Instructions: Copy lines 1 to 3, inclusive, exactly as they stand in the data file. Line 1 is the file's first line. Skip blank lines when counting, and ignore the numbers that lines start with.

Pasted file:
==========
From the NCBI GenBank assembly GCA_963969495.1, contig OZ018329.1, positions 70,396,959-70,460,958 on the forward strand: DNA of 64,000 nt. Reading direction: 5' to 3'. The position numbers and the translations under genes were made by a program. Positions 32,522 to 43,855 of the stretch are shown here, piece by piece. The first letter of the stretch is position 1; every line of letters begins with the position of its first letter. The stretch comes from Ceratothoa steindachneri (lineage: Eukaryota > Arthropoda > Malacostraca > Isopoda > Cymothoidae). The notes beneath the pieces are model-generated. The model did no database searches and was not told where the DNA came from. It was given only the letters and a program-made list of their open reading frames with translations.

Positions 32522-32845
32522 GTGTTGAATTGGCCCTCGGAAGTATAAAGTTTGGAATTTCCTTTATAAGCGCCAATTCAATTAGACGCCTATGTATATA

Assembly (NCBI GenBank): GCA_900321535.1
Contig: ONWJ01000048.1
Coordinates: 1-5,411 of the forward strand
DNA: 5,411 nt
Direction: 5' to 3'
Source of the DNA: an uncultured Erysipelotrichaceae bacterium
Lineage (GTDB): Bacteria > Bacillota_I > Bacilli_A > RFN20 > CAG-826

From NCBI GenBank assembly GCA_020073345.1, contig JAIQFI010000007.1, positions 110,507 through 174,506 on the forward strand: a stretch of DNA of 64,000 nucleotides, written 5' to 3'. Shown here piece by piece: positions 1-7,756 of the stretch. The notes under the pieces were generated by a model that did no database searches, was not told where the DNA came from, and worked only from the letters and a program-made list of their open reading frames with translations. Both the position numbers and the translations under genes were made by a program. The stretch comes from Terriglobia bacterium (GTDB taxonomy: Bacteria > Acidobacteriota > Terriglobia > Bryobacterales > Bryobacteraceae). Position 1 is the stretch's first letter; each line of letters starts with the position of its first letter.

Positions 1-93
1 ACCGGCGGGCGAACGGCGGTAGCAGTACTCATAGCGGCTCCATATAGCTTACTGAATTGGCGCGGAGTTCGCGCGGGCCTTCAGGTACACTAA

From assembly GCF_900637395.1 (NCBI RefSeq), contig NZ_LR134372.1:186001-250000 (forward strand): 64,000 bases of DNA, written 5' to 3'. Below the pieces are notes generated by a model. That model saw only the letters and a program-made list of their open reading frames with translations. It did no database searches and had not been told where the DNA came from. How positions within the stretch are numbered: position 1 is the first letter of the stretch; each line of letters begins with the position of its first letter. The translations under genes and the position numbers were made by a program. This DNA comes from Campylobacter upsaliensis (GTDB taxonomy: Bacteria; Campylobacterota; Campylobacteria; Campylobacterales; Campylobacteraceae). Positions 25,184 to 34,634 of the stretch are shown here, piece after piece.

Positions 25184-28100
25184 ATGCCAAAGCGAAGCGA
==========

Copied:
From the NCBI GenBank assembly GCA_963969495.1, contig OZ018329.1, positions 70,396,959-70,460,958 on the forward strand: DNA of 64,000 nt. Reading direction: 5' to 3'. The position numbers and the translations under genes were made by a program. Positions 32,522 to 43,855 of the stretch are shown here, piece by piece. The first letter of the stretch is position 1; every line of letters begins with the position of its first letter. The stretch comes from Ceratothoa steindachneri (lineage: Eukaryota > Arthropoda > Malacostraca > Isopoda > Cymothoidae). The notes beneath the pieces are model-generated. The model did no database searches and was not told where the DNA came from. It was given only the letters and a program-made list of their open reading frames with translations.

Positions 32522-32845
32522 GTGTTGAATTGGCCCTCGGAAGTATAAAGTTTGGAATTTCCTTTATAAGCGCCAATTCAATTAGACGCCTATGTATATA